"We recognize how lucky we are to play this great game. - We know.
We respect the game and its traditions. - We know that too. you wouldn’t have come this far otherwise.
We want to make all Australians proud. - That goes without saying, doesn’t it?
Compete with us. Smile with us. Fight on with us. Dream with us. - When have we not? or do you mean again?"
The above is Cricket Australia's new 38-word Players' Pact, and these are hypothetical but probable responses to it from a cricket and an Australian fan. The pact was a portion of self-beating counterproductive dual Ethics Reviews conducted by the Australian players. All of this is an aftermath of the Sandpaper Gate fiasco in Cape Town, South Africa earlier this year.
A few players cross the line too far ahead, gets punished for it, probably too harshly for anybody’s liking, and suddenly everyone, including and especially Australians start questioning and redefining everything about what and how should they play their cricket.
The question should rather be about how they run their cricket in this great cricketing nation. In another review by the Ethics Center, Cricket Australia has been said to be “arrogant” and “dictatorial”. Over-commercialization and win-at-all-cost mentality affected them from the core and the sandpaper gate is merely the effect of it.
Despite elaborated ethics reviews and unnecessary player promises. Despite catastrophizing the on-field behavior. Despite off the field issues. Despite all of it. It is time Australia get on with their cricket. Cricket was based on the foundation of great teams with great players displaying their skills. Australia have been that nation for so long. There was a time in the late 90s and early 2000s when the thought of losing did not cross the Australian minds.
They were fierce. They played hard. They gave it all and they almost won it all. They were not necessarily fair always. That did not matter much as they were a dominating force in world cricket. Down the line as the legends retired, the losses started becoming a possibility and Australians started to wonder why they are not as good anymore. By then the Australian system had become so tuned to winning that the loss ceased to become an option. The onus was on players to achieve the winning bonuses. The win-at-all-cost mentality stopped players from questioning themselves and others when making an immoral and unsporting decisions.
Somewhere along the line, things came down from "this is who we are" to "this is how it must be". When that happens, the hard grind gets replaced by shortcuts. Ends start justifying the means. What happened in South Africa can be termed as an aberration but to dismiss that as a fault of a few players will not be wise. It was a systemic failure and Australian cricketers must understand that above everybody else.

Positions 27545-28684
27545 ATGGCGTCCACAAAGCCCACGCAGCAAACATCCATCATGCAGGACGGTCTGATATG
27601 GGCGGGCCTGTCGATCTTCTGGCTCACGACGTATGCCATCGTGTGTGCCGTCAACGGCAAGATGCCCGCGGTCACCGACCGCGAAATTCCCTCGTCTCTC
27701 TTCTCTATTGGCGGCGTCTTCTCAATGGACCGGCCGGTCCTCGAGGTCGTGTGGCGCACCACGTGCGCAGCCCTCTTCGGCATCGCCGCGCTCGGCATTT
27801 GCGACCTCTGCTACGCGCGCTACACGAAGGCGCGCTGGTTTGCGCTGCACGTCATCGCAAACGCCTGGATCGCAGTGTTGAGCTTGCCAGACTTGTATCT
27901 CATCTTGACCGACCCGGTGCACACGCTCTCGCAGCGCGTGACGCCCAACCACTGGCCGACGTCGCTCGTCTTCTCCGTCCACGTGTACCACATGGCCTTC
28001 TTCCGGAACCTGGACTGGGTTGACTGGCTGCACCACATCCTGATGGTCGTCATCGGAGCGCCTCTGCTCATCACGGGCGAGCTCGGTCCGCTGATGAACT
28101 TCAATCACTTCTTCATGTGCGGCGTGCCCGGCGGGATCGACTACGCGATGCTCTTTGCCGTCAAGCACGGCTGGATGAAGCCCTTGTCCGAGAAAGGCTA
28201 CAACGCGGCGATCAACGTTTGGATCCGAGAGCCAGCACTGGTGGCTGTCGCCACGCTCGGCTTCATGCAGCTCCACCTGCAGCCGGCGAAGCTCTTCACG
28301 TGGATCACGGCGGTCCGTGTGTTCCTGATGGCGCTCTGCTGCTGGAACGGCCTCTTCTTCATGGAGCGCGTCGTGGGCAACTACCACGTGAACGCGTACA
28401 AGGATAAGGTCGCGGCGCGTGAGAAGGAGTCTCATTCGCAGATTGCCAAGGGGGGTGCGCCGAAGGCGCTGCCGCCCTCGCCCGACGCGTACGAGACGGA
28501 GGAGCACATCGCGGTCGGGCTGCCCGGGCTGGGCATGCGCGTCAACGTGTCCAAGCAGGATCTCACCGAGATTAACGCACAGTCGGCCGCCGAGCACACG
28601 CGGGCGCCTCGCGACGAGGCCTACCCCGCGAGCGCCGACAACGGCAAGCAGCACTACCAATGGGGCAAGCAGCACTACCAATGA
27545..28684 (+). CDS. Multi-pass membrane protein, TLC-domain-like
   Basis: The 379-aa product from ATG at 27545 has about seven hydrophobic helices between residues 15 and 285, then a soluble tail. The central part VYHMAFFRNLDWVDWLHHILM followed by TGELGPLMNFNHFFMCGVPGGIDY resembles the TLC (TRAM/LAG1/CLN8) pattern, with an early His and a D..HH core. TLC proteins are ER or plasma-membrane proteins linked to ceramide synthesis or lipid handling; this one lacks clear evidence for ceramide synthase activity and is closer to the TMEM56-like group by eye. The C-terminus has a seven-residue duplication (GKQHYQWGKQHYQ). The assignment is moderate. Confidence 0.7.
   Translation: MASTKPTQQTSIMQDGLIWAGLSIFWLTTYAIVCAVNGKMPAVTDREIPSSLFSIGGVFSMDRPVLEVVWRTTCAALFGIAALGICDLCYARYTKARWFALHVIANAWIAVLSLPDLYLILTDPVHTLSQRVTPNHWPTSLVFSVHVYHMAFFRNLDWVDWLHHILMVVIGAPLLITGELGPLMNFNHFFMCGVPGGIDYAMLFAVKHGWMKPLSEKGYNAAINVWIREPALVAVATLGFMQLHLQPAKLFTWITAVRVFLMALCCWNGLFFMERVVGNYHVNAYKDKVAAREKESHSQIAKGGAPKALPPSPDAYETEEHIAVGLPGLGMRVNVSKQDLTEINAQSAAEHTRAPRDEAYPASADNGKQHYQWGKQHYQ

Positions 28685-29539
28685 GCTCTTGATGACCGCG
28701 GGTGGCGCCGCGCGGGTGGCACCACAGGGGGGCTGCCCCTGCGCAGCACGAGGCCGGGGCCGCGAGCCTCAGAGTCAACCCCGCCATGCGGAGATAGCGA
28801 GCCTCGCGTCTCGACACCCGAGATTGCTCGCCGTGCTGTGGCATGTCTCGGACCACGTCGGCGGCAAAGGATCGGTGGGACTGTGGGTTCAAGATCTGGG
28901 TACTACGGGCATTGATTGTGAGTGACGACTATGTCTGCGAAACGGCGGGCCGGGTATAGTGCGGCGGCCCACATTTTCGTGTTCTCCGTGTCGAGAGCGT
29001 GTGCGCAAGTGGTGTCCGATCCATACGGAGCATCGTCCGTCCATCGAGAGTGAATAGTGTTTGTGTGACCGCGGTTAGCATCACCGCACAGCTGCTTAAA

Let’s get this straight. Cricket is a great sport like many others in the world – but no more. We need not raise it to the level we know we can't attend to without killing a part of who we are. Like all great sports bad things happen on the field in cricket as well. The players are fallible. Their acts range from shenanigans to downright immoral behaviors. Giving your all sometimes results in taking it too far. Some get caught some don’t. Some get punished more than the others. It is all part of the game. And it has always been.
This has happened to other teams too. They did not catastrophize it. They did not beat themselves up for the wrong of others. They worked hard on what's in their hands. They became examples of how the game should be played. They moved on not through self-pity or ethics reviews or player pacts but by performing to the best of their ability and with integrity on the field. It's time the Aussies did too.
Some of the teams faltered again and paid the price too. But again, that is part and parcel of the game. Jellybean. Ball scratching. Spot-fixing etc. etc. This game came in disrepute and back every single time. You see, no good thing ever dies.
'Australiaism’ is a word coined to honor the Australian way of doing things. That, I suppose, means not giving an inch or asking for it. Playing hard as you can but playing fair at the same time. The Australian cricket team seems to have forgotten that lately. After Phil Hughes tragedy it took a while for Australians to get back to bowling bouncers. But they eventually did for that is who they are. Nobody ever achieved anything without being themselves and everything about Australian cricket right now is uncharacteristic.
So, Australia, get over it already because a weak Australian team is not good for cricket. Get over it for the sake of a great tradition that Australian cricket is. Get over it for it is now in your hands to bring the glory back. Get over it for the world is watching you. Get over it for Don, for Trumper, for little Phil. For cricket’s sake just get over it.